WON Landing Page OCT 2022

Cleaning and Inspecting Your Handgun

Women’s Outdoor News and Avery Skipalis bring you a video on cleaning and inspecting your handgun. Since we just started a new year, we figured this would be an excellent time for you to give your handgun a little Tender Love and Cleanliness (TLC). We will explain a few essential things to consider. Before you start this process, consider reading the owner’s manual. It will explain how to clean and disassemble your firearm safely.

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Previously, we published a post for new handgun owners, and gave tips on how to inspect a firearm. However, with this being the start of a new year, we feel that it’s important for all gun owners to follow these guidelines, and inspect and clean all firearms yearly. Below, we’ve expanded on our original tutorial, and given a supplies list. We’ve also covered the bases of inspecting firearms, with the acronym BMWCLS. Happy New Year, and be sure to inspect and clean all of your firearms!

Cleaning supplies

Supplies That You’ll Need

  • Gloves
  • Eye protection
  • Cleaning mat
  • Microfiber cloth
  • Bore snake or cleaning rod
  • Cleaner Lubricant Protectant (CLP)
  • Cleaning patches
  • Small toothbrush
  • Pipe cleaners
  • Caliber specific cleaning kit

Inspecting Your Handgun

Before you begin this process, ensure you remove all live ammunition from the area where you’re inspecting and cleaning your firearm. It would be best to do this in a well-lit and ventilated place. Wearing gloves and eye protection are highly encouraged. Eye protection will protect your eyes if any springs pop out. Now, it’s time to clear out your handgun, field strip (disassemble it down to its major components), perform your inspection, and clean your firearm. You can do this using the acronym BMWCLS. 

(B) Broken – Check for any broken or cracked parts. Pay close attention to the barrel, slide, and locking block.

(M) Missing – Ensure that you’re not missing any parts to your firearm, such as springs or other small components.

(W) Worn – inspect to verify that no parts show signs of excessive wear.

(C) Cleanliness – is your firearm clean and serviceable?

(L) Lubrication – is the handgun adequately lubricated? Metal-to-metal surfaces should have a light coat of lubrication.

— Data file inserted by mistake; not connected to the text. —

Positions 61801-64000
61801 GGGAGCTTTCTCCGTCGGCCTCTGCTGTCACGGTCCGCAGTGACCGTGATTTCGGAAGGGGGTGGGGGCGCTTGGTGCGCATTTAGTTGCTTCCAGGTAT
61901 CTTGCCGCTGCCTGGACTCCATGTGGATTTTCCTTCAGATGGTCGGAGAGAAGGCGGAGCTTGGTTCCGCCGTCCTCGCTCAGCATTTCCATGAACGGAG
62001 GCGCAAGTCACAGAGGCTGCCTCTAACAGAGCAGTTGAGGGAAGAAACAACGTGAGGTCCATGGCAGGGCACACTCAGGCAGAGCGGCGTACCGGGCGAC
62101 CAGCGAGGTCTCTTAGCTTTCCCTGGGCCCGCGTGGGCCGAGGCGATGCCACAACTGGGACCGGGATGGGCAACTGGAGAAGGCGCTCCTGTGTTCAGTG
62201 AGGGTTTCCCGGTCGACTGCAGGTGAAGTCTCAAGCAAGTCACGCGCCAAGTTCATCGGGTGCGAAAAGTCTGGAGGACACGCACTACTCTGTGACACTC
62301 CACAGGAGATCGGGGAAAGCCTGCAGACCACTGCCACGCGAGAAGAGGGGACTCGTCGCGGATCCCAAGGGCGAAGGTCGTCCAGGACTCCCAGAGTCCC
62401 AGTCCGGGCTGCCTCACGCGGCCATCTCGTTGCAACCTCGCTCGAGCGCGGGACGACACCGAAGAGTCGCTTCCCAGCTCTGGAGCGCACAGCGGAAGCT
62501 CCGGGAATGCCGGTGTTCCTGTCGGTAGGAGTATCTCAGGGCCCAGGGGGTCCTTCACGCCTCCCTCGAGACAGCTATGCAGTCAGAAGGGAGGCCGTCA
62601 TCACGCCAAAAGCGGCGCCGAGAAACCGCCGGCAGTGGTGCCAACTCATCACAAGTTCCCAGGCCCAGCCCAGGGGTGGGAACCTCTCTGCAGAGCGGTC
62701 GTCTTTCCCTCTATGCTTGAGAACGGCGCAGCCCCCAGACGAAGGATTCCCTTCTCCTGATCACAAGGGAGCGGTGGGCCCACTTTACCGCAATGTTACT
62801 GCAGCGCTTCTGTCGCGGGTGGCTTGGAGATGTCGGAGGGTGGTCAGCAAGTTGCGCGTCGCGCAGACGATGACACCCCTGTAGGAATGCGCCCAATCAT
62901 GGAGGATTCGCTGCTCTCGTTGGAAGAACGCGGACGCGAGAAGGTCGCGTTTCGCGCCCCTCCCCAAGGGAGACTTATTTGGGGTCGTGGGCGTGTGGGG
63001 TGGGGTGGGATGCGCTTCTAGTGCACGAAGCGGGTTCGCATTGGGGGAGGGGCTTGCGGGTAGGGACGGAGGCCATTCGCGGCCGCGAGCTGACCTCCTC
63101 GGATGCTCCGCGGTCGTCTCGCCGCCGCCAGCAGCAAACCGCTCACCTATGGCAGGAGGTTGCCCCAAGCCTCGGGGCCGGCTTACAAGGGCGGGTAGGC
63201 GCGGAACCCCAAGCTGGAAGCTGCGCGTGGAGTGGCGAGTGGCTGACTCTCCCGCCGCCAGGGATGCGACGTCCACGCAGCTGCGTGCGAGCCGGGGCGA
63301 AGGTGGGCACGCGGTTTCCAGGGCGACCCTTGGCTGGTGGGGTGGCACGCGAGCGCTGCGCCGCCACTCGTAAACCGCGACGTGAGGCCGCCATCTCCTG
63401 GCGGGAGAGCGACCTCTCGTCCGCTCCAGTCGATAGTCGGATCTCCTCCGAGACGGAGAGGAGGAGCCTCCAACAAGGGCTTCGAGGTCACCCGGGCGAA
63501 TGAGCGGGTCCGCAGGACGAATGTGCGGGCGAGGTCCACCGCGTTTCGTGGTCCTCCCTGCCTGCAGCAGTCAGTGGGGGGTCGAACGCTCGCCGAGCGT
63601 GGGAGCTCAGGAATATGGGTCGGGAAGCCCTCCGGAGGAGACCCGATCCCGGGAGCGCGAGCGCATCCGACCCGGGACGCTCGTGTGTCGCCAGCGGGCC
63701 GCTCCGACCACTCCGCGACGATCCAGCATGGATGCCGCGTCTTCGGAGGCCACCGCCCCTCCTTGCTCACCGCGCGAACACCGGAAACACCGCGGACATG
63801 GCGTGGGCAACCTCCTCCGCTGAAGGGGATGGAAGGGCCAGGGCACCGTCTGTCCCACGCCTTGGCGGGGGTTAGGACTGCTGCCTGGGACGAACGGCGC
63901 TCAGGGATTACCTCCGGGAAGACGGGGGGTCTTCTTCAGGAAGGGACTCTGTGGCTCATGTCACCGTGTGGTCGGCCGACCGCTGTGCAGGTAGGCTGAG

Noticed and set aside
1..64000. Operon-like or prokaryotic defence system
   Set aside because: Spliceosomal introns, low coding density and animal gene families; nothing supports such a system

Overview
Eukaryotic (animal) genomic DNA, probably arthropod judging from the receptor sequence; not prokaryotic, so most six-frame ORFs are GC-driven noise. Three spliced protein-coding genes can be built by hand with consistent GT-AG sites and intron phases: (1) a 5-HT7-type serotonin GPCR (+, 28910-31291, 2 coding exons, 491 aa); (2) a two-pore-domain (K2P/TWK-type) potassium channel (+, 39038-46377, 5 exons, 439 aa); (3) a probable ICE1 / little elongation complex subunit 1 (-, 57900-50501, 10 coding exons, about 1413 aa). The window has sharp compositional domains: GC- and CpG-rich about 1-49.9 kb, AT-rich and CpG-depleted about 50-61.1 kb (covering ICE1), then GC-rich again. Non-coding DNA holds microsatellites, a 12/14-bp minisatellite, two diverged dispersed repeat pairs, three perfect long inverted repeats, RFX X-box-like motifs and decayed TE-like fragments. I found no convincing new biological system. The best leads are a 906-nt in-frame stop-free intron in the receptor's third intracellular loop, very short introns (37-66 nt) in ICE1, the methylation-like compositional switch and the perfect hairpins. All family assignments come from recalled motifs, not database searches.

(S) Spring Tension – check springs to ensure they’re not worn out and still have plenty spring tension. As a reminder, be sure to check the springs on your magazines. Springs on magazines get worn out over time as well. 

Cleaning slide on G19

Get on the Calendar

Knowing how to clean and inspect your handgun is an important skill to have. Try performing cleaning on a regular schedule. You can schedule cleaning on your calendar to ensure it gets accomplished. Having a clean firearm is about more than just having an attractive-looking firearm. When your handgun is clean, it’s also a reliable and safe gun.

  • About Avery Skipalis

    Avery Skipalis is the owner of Skip’s Tactical Solutions, an organization that focuses on empowering women, men and children to make sure that no one else becomes a victim. She gained her firearms experience from the military where she’s been a military firearms instructor for 10.5 years. She’s also a certified NRA rifle and pistol instructor and Glock Advanced Armorer since 2015. She’s attended Sig Sauer Academy, FNH, Special Operations Command Armorers courses as well as multiple Advanced Shooting Schools across the United States. She resides in Florida with her husband and 2 kids. She’s currently serving in the United States Air Force and loves sharing her passion with others. She thinks it’s important that women also feel like they’re in control of their own safety.